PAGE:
Bermuda lost a hero this week. The passing of Dr Barbara Ball trade union leader, parliamentarian is the loss of another leader in our long, collective quest for social justice. Those who knew Dr Ball understood well that behind her quiet demeanour stood a firm resolve. She steered trade unionism though its deepest challenge and helped set it on the course to legitimacy. Dr Ball’s selfless commitment to working women and men is instructive and we can all benefit by better understanding her contribution to Bermuda.
Although formed in 1947, the Bermuda Industrial Union was still a weak union struggling for members and recognition as late as the mid-1960s. The single most important battle for recognition was at Belco in January 1965. On the one hand there was the Belco board comprised of the old elite; on the other hand there was the BIU led by Secretary General Ball. Hundreds of working men and women came out to support Belco employees in their struggle for union recognition and the tension with the police soon broke out into scuffles. Legend has it that Dr Ball tamed an overly aggressive police officer with her martial arts skills. Ball led the union into this battle against the dominant elite because trade union recognition was a fundamental right in a democracy. The BIU lost this battle since Belco created their own union and got this one validated. But the BIU would win the war. Under Secretary General Ball, the BIU had made the case for trade union recognition in 1965 and all subsequent efforts to win recognition were conflict-free. Indeed, when Dr Ball led the union to seek recognition in hotels and construction companies the following year, the owners agreed to the BIU without even requesting a ballot. This is what brought about trade union legitimacy. Every collective agreement since then was only made possible by the critical groundwork set in the 1960s by Dr Ball and the BIU.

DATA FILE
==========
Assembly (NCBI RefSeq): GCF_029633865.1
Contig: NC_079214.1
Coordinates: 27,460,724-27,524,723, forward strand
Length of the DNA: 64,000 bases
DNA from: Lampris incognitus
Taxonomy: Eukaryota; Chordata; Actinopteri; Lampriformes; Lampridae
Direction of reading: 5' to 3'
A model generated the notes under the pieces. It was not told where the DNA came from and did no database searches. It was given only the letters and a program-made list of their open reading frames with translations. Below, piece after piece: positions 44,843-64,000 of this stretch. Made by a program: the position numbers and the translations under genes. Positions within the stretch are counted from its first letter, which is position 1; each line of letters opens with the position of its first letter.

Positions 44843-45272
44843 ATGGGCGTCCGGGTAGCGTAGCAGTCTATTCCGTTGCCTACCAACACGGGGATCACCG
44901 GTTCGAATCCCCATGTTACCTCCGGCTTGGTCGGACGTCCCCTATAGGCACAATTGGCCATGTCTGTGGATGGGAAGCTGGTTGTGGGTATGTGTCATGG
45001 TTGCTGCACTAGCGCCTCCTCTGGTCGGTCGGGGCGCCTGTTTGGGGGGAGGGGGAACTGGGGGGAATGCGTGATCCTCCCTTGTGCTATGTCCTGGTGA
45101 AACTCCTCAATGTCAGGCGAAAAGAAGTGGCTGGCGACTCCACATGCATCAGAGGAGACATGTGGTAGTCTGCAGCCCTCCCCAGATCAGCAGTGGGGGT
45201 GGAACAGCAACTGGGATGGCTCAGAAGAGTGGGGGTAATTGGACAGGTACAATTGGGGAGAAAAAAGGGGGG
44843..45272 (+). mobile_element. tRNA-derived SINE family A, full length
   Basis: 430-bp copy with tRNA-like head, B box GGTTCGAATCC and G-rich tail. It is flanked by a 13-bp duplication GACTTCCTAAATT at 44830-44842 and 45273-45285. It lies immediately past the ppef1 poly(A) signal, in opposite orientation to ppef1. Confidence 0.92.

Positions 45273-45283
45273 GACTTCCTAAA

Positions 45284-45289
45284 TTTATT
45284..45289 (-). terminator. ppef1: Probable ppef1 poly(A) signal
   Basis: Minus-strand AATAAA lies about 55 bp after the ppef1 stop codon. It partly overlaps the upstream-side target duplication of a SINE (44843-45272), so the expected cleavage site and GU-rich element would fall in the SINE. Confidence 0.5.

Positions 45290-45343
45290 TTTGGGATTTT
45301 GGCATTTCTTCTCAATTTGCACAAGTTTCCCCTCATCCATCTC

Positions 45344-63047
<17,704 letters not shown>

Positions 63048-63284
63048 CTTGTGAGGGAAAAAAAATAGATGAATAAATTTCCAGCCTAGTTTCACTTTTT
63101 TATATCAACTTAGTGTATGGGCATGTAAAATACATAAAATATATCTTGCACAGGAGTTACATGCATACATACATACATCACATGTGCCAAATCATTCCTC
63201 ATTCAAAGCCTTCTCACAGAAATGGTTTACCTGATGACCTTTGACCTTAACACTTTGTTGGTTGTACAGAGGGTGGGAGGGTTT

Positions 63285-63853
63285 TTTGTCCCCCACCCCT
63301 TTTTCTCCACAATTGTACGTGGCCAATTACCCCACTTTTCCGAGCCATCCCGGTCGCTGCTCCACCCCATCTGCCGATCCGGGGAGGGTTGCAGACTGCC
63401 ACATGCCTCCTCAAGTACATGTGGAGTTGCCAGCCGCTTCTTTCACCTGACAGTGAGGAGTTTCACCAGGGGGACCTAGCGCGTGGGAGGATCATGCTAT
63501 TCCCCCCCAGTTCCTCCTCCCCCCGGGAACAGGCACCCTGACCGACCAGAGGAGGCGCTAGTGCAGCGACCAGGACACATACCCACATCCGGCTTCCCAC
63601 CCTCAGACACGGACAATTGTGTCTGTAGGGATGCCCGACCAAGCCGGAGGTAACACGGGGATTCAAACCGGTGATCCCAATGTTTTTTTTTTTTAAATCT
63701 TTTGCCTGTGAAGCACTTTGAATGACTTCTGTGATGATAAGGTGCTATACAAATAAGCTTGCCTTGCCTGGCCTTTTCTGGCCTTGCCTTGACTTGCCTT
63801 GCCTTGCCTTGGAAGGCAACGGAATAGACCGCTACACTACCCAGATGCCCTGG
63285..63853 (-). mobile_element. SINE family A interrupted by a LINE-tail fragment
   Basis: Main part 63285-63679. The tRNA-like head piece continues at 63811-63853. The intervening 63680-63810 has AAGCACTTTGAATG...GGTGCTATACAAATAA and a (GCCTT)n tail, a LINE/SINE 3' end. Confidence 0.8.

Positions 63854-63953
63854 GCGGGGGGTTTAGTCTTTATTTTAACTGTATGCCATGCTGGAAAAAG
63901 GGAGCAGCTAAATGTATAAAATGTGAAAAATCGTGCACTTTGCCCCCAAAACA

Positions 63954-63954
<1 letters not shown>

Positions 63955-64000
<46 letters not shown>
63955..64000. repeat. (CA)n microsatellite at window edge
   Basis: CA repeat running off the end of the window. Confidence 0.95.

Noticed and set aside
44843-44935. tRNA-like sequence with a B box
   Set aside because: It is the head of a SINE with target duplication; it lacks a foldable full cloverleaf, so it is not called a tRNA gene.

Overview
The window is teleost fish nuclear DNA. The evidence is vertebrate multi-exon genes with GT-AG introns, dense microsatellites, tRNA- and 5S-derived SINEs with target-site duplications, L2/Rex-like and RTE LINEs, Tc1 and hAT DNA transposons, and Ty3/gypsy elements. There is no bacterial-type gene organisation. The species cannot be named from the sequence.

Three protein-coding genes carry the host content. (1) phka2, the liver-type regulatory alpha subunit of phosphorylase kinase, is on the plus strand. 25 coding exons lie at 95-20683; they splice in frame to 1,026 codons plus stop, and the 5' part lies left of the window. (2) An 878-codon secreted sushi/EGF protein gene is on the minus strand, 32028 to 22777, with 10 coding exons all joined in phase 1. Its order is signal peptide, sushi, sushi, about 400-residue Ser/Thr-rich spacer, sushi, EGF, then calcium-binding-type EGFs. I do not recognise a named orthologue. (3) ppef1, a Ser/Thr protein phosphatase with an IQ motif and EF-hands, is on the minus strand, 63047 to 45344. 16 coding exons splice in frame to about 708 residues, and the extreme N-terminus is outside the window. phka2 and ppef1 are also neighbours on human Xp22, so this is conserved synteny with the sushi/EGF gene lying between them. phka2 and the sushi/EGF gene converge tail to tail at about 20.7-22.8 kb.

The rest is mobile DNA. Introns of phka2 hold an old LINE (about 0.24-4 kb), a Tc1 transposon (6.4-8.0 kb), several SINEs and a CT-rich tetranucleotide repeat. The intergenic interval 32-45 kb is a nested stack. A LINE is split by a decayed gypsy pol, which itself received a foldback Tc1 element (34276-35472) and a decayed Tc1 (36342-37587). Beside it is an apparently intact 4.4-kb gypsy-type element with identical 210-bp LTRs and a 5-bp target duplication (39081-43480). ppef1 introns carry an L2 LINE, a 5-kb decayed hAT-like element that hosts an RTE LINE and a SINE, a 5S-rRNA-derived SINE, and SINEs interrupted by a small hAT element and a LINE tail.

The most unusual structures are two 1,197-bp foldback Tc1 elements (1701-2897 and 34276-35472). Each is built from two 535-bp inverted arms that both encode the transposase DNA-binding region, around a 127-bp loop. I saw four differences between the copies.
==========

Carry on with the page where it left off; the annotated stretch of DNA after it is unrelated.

Sometimes referred to as the “quiet lady of labour”, Barbara Ball made a principled-based decision to make her life’s mission the cause of workers’ rights, even though she knew it would come at great personal sacrifice. As a white woman and medical doctor in segregated Bermuda, Ball could easily have been seduced into the world of privilege, materialism and separation that was high, white society. She was not. Instead, she endured ostracism from the white community for being both a union activist and later joining and representing the PLP as a Member of Parliament. In a telling letter to Ottiwell Simmons, her union colleague studying overseas, Dr Ball was commenting on how she was treated by Governor Gasgoine at the Garden Party at Government House: “When the Governor shook his hands with me he didn’t even look at me or say anything. The same thing happened last year.” This ostracism would remain, long after she left public life, in a sad comment on modern Bermuda.
When Dr Ball addressed issues there was measured delivery. She was no firebrand leader; she attacked no individual. The success she achieved in winning union rights was through the strength of the union position and the active support of union members.
It seems clear that her actions were motivated by her desire to rid Bermuda of its injustices, in both civil and political society. In a world where it is so easy to question the motives of those who seek to represent us, Dr Ball stands out as someone whose commitment and integrity to the cause of the people provokes no question. She was exactly as she appeared. And we should celebrate her contribution.